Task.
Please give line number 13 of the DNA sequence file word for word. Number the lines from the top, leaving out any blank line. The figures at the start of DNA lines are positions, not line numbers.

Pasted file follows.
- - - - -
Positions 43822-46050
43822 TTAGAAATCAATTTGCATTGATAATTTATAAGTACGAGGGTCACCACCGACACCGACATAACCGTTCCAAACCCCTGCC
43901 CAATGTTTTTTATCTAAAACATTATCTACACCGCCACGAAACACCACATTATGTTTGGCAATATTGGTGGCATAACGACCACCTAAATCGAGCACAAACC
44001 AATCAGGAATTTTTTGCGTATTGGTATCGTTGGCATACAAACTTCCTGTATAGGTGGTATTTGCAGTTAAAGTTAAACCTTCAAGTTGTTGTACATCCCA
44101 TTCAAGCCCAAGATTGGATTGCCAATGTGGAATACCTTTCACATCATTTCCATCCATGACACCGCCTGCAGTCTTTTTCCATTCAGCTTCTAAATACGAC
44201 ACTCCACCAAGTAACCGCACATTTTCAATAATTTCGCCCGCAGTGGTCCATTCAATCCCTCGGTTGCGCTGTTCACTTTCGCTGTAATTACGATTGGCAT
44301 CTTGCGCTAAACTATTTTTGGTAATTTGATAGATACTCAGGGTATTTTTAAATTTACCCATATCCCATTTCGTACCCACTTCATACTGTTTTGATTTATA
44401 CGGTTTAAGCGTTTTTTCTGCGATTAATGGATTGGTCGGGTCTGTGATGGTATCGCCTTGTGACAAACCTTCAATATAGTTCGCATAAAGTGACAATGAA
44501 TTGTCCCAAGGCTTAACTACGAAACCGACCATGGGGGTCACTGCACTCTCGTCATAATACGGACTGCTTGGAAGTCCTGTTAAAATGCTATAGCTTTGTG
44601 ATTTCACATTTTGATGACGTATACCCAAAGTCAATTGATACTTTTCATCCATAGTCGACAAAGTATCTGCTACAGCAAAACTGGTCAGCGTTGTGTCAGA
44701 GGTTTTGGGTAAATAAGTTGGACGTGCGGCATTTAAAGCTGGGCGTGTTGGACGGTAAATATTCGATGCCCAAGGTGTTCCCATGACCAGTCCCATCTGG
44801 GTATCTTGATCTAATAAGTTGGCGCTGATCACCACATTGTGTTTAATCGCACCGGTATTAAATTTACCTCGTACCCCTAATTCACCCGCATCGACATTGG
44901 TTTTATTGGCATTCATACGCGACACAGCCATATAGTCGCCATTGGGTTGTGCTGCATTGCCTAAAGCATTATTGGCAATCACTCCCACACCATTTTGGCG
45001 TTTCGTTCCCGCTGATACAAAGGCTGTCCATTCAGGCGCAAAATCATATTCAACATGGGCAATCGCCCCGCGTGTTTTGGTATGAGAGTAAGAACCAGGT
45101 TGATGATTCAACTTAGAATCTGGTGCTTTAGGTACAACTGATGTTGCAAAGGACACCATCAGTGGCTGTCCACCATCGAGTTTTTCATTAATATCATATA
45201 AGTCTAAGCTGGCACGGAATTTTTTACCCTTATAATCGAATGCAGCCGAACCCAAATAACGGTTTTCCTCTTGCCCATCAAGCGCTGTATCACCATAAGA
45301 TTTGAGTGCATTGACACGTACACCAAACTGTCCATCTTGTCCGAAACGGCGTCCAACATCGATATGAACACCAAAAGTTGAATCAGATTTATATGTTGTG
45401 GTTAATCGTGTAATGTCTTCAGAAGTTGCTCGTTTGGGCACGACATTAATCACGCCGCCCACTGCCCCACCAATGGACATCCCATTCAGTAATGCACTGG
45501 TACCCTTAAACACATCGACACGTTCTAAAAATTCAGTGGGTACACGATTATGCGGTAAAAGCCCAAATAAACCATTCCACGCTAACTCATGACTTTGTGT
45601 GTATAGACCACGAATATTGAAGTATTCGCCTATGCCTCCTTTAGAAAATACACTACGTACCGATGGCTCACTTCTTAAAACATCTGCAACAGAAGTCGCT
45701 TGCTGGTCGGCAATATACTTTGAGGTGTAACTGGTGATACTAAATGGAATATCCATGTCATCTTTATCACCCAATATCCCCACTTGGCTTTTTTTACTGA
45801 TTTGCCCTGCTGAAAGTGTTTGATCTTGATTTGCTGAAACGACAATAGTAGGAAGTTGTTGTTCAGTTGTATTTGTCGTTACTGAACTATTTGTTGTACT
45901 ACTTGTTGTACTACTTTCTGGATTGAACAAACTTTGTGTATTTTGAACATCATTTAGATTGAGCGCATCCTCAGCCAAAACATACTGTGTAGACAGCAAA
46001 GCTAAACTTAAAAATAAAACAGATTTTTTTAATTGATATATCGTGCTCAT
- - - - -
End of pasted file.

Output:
44901 TTTTATTGGCATTCATACGCGACACAGCCATATAGTCGCCATTGGGTTGTGCTGCATTGCCTAAAGCATTATTGGCAATCACTCCCACACCATTTTGGCG